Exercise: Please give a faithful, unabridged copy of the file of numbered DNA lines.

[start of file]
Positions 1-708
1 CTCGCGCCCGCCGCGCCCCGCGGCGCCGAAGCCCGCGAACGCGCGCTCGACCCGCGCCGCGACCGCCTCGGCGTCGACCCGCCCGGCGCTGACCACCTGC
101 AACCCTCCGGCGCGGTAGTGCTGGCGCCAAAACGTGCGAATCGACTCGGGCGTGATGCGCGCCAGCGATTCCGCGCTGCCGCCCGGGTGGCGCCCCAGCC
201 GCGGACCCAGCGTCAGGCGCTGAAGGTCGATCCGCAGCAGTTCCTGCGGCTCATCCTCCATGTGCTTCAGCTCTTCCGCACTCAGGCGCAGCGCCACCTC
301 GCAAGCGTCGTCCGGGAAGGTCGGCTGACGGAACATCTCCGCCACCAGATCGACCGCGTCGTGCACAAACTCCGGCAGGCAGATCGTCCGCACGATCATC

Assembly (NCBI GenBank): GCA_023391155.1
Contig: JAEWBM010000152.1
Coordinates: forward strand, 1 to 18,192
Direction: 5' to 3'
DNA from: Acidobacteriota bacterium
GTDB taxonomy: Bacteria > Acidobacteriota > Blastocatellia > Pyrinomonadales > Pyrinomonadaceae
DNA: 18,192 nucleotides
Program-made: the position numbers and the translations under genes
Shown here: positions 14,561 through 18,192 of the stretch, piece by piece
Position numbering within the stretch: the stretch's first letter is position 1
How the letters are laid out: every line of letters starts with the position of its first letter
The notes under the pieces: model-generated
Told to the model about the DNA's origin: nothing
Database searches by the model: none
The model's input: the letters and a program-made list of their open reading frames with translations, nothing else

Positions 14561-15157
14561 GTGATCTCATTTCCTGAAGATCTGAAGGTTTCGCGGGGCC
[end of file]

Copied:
Positions 1-708
1 CTCGCGCCCGCCGCGCCCCGCGGCGCCGAAGCCCGCGAACGCGCGCTCGACCCGCGCCGCGACCGCCTCGGCGTCGACCCGCCCGGCGCTGACCACCTGC
101 AACCCTCCGGCGCGGTAGTGCTGGCGCCAAAACGTGCGAATCGACTCGGGCGTGATGCGCGCCAGCGATTCCGCGCTGCCGCCCGGGTGGCGCCCCAGCC
201 GCGGACCCAGCGTCAGGCGCTGAAGGTCGATCCGCAGCAGTTCCTGCGGCTCATCCTCCATGTGCTTCAGCTCTTCCGCACTCAGGCGCAGCGCCACCTC
301 GCAAGCGTCGTCCGGGAAGGTCGGCTGACGGAACATCTCCGCCACCAGATCGACCGCGTCGTGCACAAACTCCGGCAGGCAGATCGTCCGCACGATCATC

Assembly (NCBI GenBank): GCA_023391155.1
Contig: JAEWBM010000152.1
Coordinates: forward strand, 1 to 18,192
Direction: 5' to 3'
DNA from: Acidobacteriota bacterium
GTDB taxonomy: Bacteria > Acidobacteriota > Blastocatellia > Pyrinomonadales > Pyrinomonadaceae
DNA: 18,192 nucleotides
Program-made: the position numbers and the translations under genes
Shown here: positions 14,561 through 18,192 of the stretch, piece by piece
Position numbering within the stretch: the stretch's first letter is position 1
How the letters are laid out: every line of letters starts with the position of its first letter
The notes under the pieces: model-generated
Told to the model about the DNA's origin: nothing
Database searches by the model: none
The model's input: the letters and a program-made list of their open reading frames with translations, nothing else

Positions 14561-15157
14561 GTGATCTCATTTCCTGAAGATCTGAAGGTTTCGCGGGGCC